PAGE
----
ERIC Number: ED213303
Record Type: RIE
Publication Date: 1981
Reference Count: 0
Ethics in Higher Education. The Third Earl V. Pullias Lecture in Higher and Postsecondary Education.
Hadley, Paul E.
Issues of ethics in higher education, along with a broad overview on the field of ethics, are considered. Ethical concerns include: charges of unfair practices in the recruitment of college students, especially minority athletes; reducing admission requirements to the extent that classroom and even graduation standards may deteriorate; grade inflation; student dishonesty in taking tests and writing papers; student charges that they are being neglected by their professors; the development of standards for freedom of information, sunshine legislation, in contrast to the right of privacy; and the establishment of rules to limit the time full-time faculty members can spend in consultation. Methods or sanctions that have been used to control these practices include: passing affirmative action laws in regard to employment; passing laws to provide ramps to increase access of the disabled to classrooms and offices; maintaining faculty records; monitoring research on human subjects; and developing programs of inspection and control of educational programs and services. In this process, society has emphasized regulatory sanctions. Additionally, courses in legal ethics, business ethics, and medical ethics are being taught. Ethics can be controlled by contracts providing rules of conduct in teaching, research, in the allocation of time and effort. Another alternative is that faculty, students, and administrators can draw up codes of good practice. It is suggested that a covenant cannot be imposed: it must evolve out of free association and common ideals. Concluding remarks for the third annual Pullias Lecture by Earl V. Pullias are included. (SW)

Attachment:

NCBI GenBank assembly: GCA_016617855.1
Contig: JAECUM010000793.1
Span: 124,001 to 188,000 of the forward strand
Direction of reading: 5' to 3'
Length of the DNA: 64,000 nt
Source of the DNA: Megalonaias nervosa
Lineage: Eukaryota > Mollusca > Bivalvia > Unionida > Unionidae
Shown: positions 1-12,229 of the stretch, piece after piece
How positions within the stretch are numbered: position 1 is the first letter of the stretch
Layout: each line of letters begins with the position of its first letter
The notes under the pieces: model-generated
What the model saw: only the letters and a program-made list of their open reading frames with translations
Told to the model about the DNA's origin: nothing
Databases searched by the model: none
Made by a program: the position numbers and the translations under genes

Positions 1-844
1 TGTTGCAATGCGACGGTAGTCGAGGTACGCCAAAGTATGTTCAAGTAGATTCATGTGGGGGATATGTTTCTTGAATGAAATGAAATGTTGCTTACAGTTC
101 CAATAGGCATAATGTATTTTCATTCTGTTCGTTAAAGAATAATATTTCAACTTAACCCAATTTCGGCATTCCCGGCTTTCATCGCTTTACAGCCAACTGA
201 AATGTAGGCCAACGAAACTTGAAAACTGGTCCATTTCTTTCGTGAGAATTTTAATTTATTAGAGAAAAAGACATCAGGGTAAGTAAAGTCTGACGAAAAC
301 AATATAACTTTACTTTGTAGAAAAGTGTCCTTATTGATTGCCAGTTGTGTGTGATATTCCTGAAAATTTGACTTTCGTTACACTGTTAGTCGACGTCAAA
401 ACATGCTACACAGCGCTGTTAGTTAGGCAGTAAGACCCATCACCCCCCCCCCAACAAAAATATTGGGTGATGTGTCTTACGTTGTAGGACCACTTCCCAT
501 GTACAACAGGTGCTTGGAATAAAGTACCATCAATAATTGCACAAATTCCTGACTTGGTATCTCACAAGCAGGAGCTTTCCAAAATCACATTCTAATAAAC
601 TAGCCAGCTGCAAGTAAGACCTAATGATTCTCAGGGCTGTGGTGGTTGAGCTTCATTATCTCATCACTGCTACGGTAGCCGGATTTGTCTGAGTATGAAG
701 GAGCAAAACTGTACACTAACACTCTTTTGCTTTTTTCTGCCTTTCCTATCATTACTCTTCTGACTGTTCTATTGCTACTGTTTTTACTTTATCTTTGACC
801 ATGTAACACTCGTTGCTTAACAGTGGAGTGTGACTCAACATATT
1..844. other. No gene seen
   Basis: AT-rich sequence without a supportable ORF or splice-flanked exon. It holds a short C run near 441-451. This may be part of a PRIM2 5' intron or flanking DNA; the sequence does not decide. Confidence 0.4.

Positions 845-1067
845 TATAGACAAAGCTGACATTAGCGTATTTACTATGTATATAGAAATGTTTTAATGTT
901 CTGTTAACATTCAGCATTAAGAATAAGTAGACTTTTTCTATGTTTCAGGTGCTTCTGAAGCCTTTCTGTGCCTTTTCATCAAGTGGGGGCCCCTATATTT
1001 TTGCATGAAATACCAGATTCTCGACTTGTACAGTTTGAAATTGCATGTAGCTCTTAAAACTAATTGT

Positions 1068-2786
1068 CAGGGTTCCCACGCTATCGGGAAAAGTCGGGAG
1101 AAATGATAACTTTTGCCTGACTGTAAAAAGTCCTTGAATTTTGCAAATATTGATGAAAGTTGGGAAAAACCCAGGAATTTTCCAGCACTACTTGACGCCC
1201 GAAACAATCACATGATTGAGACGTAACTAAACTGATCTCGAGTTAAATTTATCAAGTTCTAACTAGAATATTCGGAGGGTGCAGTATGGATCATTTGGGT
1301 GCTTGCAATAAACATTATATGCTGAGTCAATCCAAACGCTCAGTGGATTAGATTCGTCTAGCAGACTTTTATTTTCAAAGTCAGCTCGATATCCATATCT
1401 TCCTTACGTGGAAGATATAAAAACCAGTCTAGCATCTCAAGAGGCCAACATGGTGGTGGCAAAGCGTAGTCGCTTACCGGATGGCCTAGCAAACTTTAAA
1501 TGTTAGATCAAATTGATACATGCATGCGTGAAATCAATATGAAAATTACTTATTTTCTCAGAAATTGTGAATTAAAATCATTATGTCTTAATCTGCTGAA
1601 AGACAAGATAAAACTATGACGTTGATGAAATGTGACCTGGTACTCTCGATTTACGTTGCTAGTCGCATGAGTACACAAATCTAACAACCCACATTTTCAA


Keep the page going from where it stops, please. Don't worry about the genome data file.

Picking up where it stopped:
Descriptors: Accessibility (for Disabled), Accountability, Admission Criteria, Affirmative Action, Educational Assessment, Employment Practices, Ethics, Faculty College Relationship, Federal Regulation, Grading, Higher Education, Moral Issues, Moral Values, Student Behavior, Student College Relationship, Student Recruitment, Teacher Responsibility
P.O. Box 77963, University of Southern California, Los Angeles, CA 90007.
Publication Type: Opinion Papers
Education Level: N/A
Authoring Institution: University of Southern California, Los Angeles. Dept. of Higher and Postsecondary Education.
Note: Published by the Pullias Lectureship Endowment Fund.